Wild Camping at Lincove Beck

We camped for two nights in the caldera of a mega volcano, which gouged out this fantastic 15 km wide bowl in “the most violent episode in British History” [The BMC, clearly unaware of the scenes outside the Fulham Spoons on a Saturday night].

Sunrise the next day, and it was much sunnier. This is our camp, looking NW to Scafell Pike.

We parked at the bottom of Hardknott Pass, and hiked up with heavy bags for an hour or so. The ground underfoot was boggy and not at all encouraging, but as we got over the lip of the crater we contoured around, and found some flat dry ground a few hundred metres above Lincove Beck, near a small stream. We set up the tents and settled in for the night. I had brought my telescope, hoping to catch Comet Neowise, but it seemed quite faint and uninteresting. The moons of Jupiter were stunning, however, which justified the extra weight.

My attempt to photograph comet Neowise. It is actually in this photo if you know where to look, but the tail has faded quite a bit now.

The next day, we woke to light rain, but after a big cup of extra runny porridge we were off, freelancing it across the bogs and up Lincove Beck to Ore Gap. This was a bit of a slog at first, but soon we were at the pass, where we had our first lunch. There was water surprisingly far up to Ore Gap, which might allow for wild camping on the small flat areas.

Alex and Tim heading up to Ore Gap, where our compasses stubbornly worked fine. I blame global warming – clearly the ore heated above its Curie temperature.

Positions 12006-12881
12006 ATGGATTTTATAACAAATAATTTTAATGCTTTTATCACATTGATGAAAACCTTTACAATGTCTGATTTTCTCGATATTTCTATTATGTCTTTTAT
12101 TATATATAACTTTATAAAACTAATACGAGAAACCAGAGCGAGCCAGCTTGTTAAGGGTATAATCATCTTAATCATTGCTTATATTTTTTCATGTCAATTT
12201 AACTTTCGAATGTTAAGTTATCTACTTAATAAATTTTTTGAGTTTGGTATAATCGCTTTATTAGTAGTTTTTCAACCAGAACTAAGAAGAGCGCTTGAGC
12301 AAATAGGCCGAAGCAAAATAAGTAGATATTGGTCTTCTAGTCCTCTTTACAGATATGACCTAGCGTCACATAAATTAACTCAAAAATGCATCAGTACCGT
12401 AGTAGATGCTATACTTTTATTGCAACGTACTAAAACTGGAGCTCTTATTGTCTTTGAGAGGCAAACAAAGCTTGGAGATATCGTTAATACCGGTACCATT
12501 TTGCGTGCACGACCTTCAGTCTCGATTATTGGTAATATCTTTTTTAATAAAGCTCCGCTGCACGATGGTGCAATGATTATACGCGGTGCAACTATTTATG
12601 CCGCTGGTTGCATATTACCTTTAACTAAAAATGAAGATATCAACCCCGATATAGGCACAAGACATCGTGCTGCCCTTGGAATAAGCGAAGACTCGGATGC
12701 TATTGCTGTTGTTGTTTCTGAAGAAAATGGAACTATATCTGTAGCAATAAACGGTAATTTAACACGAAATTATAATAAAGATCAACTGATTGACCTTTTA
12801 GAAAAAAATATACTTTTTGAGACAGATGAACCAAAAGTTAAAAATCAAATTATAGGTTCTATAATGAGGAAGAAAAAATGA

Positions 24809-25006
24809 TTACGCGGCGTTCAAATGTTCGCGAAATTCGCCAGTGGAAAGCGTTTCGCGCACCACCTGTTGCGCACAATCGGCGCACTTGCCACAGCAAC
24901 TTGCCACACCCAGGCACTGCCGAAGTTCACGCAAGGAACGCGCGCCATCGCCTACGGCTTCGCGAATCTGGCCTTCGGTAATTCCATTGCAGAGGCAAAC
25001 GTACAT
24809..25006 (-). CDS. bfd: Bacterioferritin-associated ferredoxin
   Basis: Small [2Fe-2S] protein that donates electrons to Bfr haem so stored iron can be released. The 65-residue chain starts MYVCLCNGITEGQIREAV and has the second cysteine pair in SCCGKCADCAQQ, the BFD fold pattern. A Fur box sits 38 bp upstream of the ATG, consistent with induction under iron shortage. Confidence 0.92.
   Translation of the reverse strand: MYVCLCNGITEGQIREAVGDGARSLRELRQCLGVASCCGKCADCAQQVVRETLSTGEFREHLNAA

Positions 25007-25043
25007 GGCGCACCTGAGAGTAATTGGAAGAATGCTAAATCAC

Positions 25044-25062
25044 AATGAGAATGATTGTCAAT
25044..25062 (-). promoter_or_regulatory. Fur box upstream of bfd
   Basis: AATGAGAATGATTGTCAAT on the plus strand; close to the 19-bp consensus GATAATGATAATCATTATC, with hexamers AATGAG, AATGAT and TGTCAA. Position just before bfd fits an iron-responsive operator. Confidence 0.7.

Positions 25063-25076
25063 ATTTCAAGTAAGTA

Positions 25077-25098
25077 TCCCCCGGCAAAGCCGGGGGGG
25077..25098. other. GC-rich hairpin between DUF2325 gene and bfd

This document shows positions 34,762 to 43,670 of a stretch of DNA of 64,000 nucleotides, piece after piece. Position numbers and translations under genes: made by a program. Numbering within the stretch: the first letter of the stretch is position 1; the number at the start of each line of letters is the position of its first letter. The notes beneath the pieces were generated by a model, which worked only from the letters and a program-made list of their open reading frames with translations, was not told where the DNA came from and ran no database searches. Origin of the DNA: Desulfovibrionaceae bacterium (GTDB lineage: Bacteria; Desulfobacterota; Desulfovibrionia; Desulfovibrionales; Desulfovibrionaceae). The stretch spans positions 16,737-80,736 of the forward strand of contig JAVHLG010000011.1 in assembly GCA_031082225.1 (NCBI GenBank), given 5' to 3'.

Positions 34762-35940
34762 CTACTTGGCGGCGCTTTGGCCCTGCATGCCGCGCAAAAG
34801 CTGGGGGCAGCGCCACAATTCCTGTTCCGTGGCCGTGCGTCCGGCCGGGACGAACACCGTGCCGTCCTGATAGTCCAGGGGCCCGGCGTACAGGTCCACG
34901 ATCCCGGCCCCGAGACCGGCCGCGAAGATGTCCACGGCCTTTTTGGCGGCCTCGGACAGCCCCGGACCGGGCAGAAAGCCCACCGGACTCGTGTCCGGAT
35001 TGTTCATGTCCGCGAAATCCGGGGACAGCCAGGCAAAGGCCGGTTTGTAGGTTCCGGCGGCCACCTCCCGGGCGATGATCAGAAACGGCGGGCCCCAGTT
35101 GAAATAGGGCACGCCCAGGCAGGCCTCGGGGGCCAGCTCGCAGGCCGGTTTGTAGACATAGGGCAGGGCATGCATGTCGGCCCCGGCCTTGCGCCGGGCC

Now on the main track, the number of other hikers increased significantly, and a helicopter made repeated landings at Sprinkling Tarn, either carrying out a rescue or on an exercise, we weren’t sure.

We climbed up to Great End as a bonus peak, with wonderful views over the Gables, and then went across to Ill Crag. The rain set in, drenching us, but we soon dried out in the strong wind afterwards The summit of Scafell Pike was rammed, so we found a small subsidiary peak to sit on, from which we could see our tents a long way across the valley.

We descended to the pass between Scafell and Scafell Pike, and saw a poorly equipped family scrambling up a near vertical gully. We decided to leave before we saw anything unpleasant – there were many idiots around that day and we couldn’t watch them all.

Looking back across Crinkle Crags and the Esk. Our tents are in this photo!

We descended down to the river Esk, and decided not to attempt Scafell today. It was a bit of a scramble alongside a waterfall, and then quite boggy at the bottom, but soon we were back on high ground, on the central ridge which bisects the crater like an uvula. Another hours later, and we were back at the tents, and made a huge bowl of cous cous.

At the top there is a plateau with a lake and surprisingly dry ground – possible wild camping spot?

We went to bed early, tired from the long day, and woke up to glorious sunshine the next day. We freelanced it up to Crinkle Crags, directly behind our camp, and then wound away along the glorious ridge, with views in every direction. It was far less crowded than Scafell Pike, and easily as good. We turned at Three Tarns and returned to the tents, striking camp and getting back to the car for the drive back. The day finished perfectly with fish and chips.

Looking down Langdale.

It was very nice to stay away from home for the first time in four months!

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